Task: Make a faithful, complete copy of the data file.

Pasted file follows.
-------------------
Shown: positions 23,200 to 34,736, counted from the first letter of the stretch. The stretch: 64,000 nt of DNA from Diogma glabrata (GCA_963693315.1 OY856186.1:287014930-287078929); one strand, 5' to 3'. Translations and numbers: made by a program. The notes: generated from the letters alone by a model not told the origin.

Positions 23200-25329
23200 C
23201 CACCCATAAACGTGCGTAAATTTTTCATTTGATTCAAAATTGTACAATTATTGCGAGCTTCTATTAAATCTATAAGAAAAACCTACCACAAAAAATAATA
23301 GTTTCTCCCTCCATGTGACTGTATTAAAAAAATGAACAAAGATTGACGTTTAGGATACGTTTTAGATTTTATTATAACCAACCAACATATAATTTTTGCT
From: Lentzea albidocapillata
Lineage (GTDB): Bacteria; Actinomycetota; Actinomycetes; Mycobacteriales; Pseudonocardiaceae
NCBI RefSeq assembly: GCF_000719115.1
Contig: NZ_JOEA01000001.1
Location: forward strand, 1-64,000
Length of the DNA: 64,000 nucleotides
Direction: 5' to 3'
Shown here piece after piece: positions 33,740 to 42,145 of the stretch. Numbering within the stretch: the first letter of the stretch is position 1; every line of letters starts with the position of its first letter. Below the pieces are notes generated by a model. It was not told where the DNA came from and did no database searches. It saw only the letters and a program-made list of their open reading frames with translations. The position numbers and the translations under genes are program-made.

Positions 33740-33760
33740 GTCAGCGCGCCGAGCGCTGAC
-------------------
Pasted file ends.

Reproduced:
Shown: positions 23,200 to 34,736, counted from the first letter of the stretch. The stretch: 64,000 nt of DNA from Diogma glabrata (GCA_963693315.1 OY856186.1:287014930-287078929); one strand, 5' to 3'. Translations and numbers: made by a program. The notes: generated from the letters alone by a model not told the origin.

Positions 23200-25329
23200 C
23201 CACCCATAAACGTGCGTAAATTTTTCATTTGATTCAAAATTGTACAATTATTGCGAGCTTCTATTAAATCTATAAGAAAAACCTACCACAAAAAATAATA
23301 GTTTCTCCCTCCATGTGACTGTATTAAAAAAATGAACAAAGATTGACGTTTAGGATACGTTTTAGATTTTATTATAACCAACCAACATATAATTTTTGCT
From: Lentzea albidocapillata
Lineage (GTDB): Bacteria; Actinomycetota; Actinomycetes; Mycobacteriales; Pseudonocardiaceae
NCBI RefSeq assembly: GCF_000719115.1
Contig: NZ_JOEA01000001.1
Location: forward strand, 1-64,000
Length of the DNA: 64,000 nucleotides
Direction: 5' to 3'
Shown here piece after piece: positions 33,740 to 42,145 of the stretch. Numbering within the stretch: the first letter of the stretch is position 1; every line of letters starts with the position of its first letter. Below the pieces are notes generated by a model. It was not told where the DNA came from and did no database searches. It saw only the letters and a program-made list of their open reading frames with translations. The position numbers and the translations under genes are program-made.

Positions 33740-33760
33740 GTCAGCGCGCCGAGCGCTGAC